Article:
Abstract: The porosity was determined using the most common Archimedian method (Schopper, 1982). It is based on the following three weight determinations of the sample: (1) The samples were dried for approximately 100 hours at 80 °C in an oven until the sample weight remains constant. The pore space is filled with air. (2) The samples were saturated, i.e. the pore space was completely filled with destilled water. Therefore, at room temperature and under vacuum the samples were submerged in destilled water for at least 24 hours. Afterwards atmospheric pressure was applied for at least 24 hours to let the water invade into the sample. The sample was taken from the water and the fluid film on the sample surface was removed. (3) At least, the saturated samples were submerged again in destilled water and the third measurement was done. An apparent mass due to buoyancy was determined.
# 7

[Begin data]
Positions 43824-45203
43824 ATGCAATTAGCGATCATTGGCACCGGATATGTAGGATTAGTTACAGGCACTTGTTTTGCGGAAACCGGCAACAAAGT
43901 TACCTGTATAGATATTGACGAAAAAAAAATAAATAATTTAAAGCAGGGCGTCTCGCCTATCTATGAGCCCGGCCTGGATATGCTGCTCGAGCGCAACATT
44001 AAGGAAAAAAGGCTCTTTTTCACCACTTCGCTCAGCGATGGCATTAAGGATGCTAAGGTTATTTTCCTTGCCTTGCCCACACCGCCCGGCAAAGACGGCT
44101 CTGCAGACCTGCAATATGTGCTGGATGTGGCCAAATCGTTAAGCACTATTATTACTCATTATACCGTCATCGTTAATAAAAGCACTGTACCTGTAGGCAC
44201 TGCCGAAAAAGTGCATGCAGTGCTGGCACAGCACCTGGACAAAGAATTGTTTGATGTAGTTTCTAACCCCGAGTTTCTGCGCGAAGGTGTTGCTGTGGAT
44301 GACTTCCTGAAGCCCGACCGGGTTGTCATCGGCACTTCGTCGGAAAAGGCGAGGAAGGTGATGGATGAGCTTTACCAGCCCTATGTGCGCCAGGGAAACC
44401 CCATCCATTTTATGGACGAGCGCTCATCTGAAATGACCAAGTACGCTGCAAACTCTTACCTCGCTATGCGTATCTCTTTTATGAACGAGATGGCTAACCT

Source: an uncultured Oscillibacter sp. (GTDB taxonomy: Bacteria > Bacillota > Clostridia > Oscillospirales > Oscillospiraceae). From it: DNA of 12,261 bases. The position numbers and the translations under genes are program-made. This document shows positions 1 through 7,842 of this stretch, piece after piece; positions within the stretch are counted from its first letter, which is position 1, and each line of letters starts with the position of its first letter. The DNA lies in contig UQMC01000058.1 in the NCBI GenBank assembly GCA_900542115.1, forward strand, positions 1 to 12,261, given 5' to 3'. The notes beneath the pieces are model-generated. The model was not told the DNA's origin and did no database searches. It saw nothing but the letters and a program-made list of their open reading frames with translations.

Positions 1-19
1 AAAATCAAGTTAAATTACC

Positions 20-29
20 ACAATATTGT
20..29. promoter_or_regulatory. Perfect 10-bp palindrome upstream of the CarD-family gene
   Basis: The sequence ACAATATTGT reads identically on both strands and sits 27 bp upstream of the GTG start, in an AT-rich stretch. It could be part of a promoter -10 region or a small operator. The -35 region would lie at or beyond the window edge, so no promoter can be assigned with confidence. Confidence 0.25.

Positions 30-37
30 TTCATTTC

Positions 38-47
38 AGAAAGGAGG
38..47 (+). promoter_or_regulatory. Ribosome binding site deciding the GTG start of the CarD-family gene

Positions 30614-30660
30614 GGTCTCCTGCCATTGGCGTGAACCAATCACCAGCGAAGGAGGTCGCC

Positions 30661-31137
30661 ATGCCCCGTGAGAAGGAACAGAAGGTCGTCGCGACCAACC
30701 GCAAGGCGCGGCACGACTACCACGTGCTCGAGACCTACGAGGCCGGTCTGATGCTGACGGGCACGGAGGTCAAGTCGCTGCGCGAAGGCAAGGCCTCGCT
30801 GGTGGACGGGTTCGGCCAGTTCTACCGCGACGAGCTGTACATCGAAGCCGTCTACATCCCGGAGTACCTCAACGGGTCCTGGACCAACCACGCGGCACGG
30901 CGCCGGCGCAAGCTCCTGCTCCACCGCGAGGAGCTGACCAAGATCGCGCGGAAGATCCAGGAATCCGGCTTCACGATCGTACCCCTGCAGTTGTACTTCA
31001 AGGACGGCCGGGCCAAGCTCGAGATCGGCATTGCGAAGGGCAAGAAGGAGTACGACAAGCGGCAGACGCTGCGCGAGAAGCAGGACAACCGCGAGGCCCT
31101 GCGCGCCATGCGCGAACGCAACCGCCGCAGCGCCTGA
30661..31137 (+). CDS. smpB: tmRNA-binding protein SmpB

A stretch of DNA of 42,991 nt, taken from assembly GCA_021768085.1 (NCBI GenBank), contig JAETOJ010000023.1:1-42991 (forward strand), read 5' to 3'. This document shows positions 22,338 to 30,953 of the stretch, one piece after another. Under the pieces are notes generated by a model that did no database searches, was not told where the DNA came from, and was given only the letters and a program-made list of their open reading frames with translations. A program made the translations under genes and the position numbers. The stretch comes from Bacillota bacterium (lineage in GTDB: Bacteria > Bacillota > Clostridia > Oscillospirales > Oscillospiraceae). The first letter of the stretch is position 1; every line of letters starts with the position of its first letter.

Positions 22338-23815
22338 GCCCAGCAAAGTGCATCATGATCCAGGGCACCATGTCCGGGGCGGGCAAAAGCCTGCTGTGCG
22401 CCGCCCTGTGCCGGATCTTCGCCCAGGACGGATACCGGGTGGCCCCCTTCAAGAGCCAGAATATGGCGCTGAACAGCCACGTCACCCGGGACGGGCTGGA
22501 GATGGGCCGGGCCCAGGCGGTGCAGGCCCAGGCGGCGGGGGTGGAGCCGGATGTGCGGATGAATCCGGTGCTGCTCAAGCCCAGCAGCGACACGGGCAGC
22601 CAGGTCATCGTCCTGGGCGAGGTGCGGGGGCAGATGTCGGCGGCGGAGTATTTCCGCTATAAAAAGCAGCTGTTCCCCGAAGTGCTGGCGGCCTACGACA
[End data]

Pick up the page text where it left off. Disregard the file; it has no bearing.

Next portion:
KTB, WG Geophysics
Abstract: The porosity was determined using the most common Archimedian method (Schopper, 1982). It is based on the following three weight determinations of the sample: (1) The samples were dried for approximately 100 hours at 80 °C in an oven until the sample weight remains constant. The pore space is filled with air. (2) The samples were saturated, i.e. the pore space was completely filled with destilled water. Therefore, at room temperature and under vacuum the samples were submerged in destilled water for at least 24 hours. Afterwards atmospheric pressure was applied for at least 24 hours to let the water invade into the sample. The sample was taken from the water and the fluid film on the sample surface was removed. (3) At least, the saturated samples were submerged again in destilled water and the third measurement was done. An apparent mass due to buoyancy was determined.
# 8
KTB, WG Geophysics